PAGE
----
Robot Operating System (ROS) [9] was used for fusion of the data sent from multiple sensors connected to the robotic platform (radiation sensors and a GPS sensor). ROS is an open source tool, consisting of libraries used for robot applications. It allows including a number of independent nodes which communicate to each other, using a publishing and subscribing messages to the topics. Once a data array was sent from the CZT sensor via USB to an onboard Linux minicomputer (the Odroid model) and processed using ROS, a gamma ray spectrum is generated. The example of a measured spectrum using a 60Co gamma-ray source is shown in Figure 1 .

The gamma ray spectrum is then analyzed using a code to extract the peaks of interest along with their intensities. This allows for identification of isotopes (sources) that emit these gamma rays, and also for estimation of source strength. Computational algorithms are widely used for photon spectral analytics for various applications [10, 11, 12, 13, 14]. For the rapid spectral analysis on board of robotic platforms with a limited computing power, a simple, but robust algorithm is needed. The algorithm based on Mariscotti’s technique [15] was developed for the peak identification in the presence of a background in the measured spectrum. In this technique, peaks are approximated using a Gaussian function.

Within a small interval of several peak’s widths, which is applicable for CZT detectors and scintillation detectors, the spectrum’s background is represented as a linear polynomial. In this interval, number of counts in the spectrum channel i is reconstructed as Sp i = Gauss i + B 1 + i · B 2 , where Gauss i is a Gaussian function, and constants B 1 and B 2 are associated with the background. This method locates a peak where the 2nd derivative of the function Sp i is not zero.

The function Gauss i = I · exp i p 2 / 2 σ 2 includes the height I of the peak that is centered at a channel p . The value of σ is found as FWHM peak / 2.355 . For a discrete data y i , the 2nd derivative of Sp i was approximated as a centered finite-divided difference: Sp i = y i + 1 2 · y i + y i 1 / h 2 , where h is the channel’s width.

Since y i carries statistical errors, the Sp i data will also exhibit statistical fluctuations about expected values at each channel. Hence, a peak cannot be resolved in case of an expected value of Sp p which is equal to the standard deviation. For σ = 4 it corresponds to the minimum resolvable I value of 600. To resolve much smaller peaks, function Sp i should be ‘smoothed’, consequently reducing the standard deviation. The smoothing was done by calculating an average of Sp i values over w adjacent channels near the channel i . This smoothing can be repeated z times yielding S i z , w = j C ij z , w y j , where C ij are weighting factors. Its standard deviation is D i z , w = j C ij 2 z , w y j 1 / 2 . Values z and w were determined for the CZT sensor based on the desired I value.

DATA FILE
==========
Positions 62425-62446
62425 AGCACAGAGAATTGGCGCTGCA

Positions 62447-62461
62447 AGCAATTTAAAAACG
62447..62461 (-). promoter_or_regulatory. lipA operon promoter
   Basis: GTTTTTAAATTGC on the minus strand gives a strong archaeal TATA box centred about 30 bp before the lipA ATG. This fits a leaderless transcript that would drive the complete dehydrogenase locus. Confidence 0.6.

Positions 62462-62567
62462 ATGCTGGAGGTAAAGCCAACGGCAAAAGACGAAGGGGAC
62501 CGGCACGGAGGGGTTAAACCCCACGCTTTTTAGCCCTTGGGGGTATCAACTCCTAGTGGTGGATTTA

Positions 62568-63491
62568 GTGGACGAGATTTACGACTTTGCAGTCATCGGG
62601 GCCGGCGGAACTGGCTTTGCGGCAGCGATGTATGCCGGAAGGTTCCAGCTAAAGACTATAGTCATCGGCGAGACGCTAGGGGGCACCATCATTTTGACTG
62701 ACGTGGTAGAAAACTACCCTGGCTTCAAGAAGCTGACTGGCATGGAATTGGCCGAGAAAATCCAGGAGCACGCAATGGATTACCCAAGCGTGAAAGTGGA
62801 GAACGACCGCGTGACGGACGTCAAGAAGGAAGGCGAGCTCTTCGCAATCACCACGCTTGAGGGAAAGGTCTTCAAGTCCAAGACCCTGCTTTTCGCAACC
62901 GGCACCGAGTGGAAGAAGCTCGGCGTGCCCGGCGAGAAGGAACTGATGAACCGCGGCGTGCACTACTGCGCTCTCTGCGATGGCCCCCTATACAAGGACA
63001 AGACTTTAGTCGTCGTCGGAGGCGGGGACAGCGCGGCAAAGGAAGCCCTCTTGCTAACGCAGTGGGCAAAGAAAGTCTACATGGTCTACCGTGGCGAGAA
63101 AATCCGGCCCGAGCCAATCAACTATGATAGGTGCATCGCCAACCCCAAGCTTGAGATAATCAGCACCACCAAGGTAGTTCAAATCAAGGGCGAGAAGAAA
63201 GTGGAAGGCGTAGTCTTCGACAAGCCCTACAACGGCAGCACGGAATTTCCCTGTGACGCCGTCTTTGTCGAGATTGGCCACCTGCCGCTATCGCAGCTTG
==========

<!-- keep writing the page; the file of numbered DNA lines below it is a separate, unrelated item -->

This algorithm makes it possible to distinguish photopeaks from Compton shoulders in the spectral data. The peak centroid was found at the center of the Gaussian function. The intensity of the peak was calculated using the area under the Gaussian. The C code implementing this algorithm was written as a function within ROS. The spectrum data array can be processed using this function returning the energies of found peaks and their intensities, as a result minimizing the data transfer from the UAS platform to a ground control station.

2.2 CLYC sensor

A 2.54-cm diameter, 2.54-cm long cylindrical CLYC [16, 17] crystal was utilized in the design of a gamma-neutron sensor. The CLYC’s density is 3.31 g/cm3. Its scintillation light wavelength range is from 275 to 450 nm (the peak is at 370 nm). The crystal’s refractive index is 1.81 at 405 nm. This crystal was coupled with a super bialkali photomultiplier tube matching the CLYC’s emission wavelength range, a miniature digitizer, and a high voltage generator; all packaged in a custom housing ( Figure 3a ). The 6 Li isotope enrichment of the CLYC was 95%. Neutron detection was achieved via 6 Li(n,α)t reaction. The scintillation light yield of CLYC is 20,000 photons per 1 MeV for gamma rays and 70,000 photons per thermal neutron. CLYC’s scintillation properties allow for gamma spectrometry. This sensor operates without cooling. The measured gamma-ray FWHM energy resolution was 5% at 662 keV and 3.3% at 1332 keV.

Figure 3.

(a) CLYC sensor, (b) CLYC signals, and (c) neutron-gamma PSD plot.

Moreover, CLYC exhibits neutron-photon pulse shape discrimination (PSD) properties. The photon-induced excitation in the CLYC medium leads to a fast core to valence (CVL) decay and prompt cerium decay with 1 and 50 ns decay constants, respectively. A neutron event in CLYC causes a slow cerium self-trapped excitation (Ce-STE, 1000 ns decay constant) [18].

The digitized neutron and photon signals of the CLYC sensor are shown in Figure 3b . Each signal was analyzed using the eMorpho digitizer, generating three values saved in a list mode: the time stamp; the integral under the front of the signal’s curve assessed using the partial integration time; and the integral under the entire curve that is proportional to the energy of measured radiation. In order to segregate neutron signals from gamma-ray signals, a PSD value (calculated as ratio of the area under the tail part of the signal to the front part of the signal) was used. Because neutron signals have longer tails, it leads to larger PSD values than in the case of gamma-ray signals. The experimental plot of neutron-gamma PSD for the CLYC sensor using a PuBe source is shown in Figure 3c . Neutron and gamma ray signals are well separated in this plot. The neutron signals appear at the value of 3200 keV, electron equivalents (keVee). The figure of merit of neutron-gamma PSD for CLYC was evaluated as 2.3 using an approach described in [19].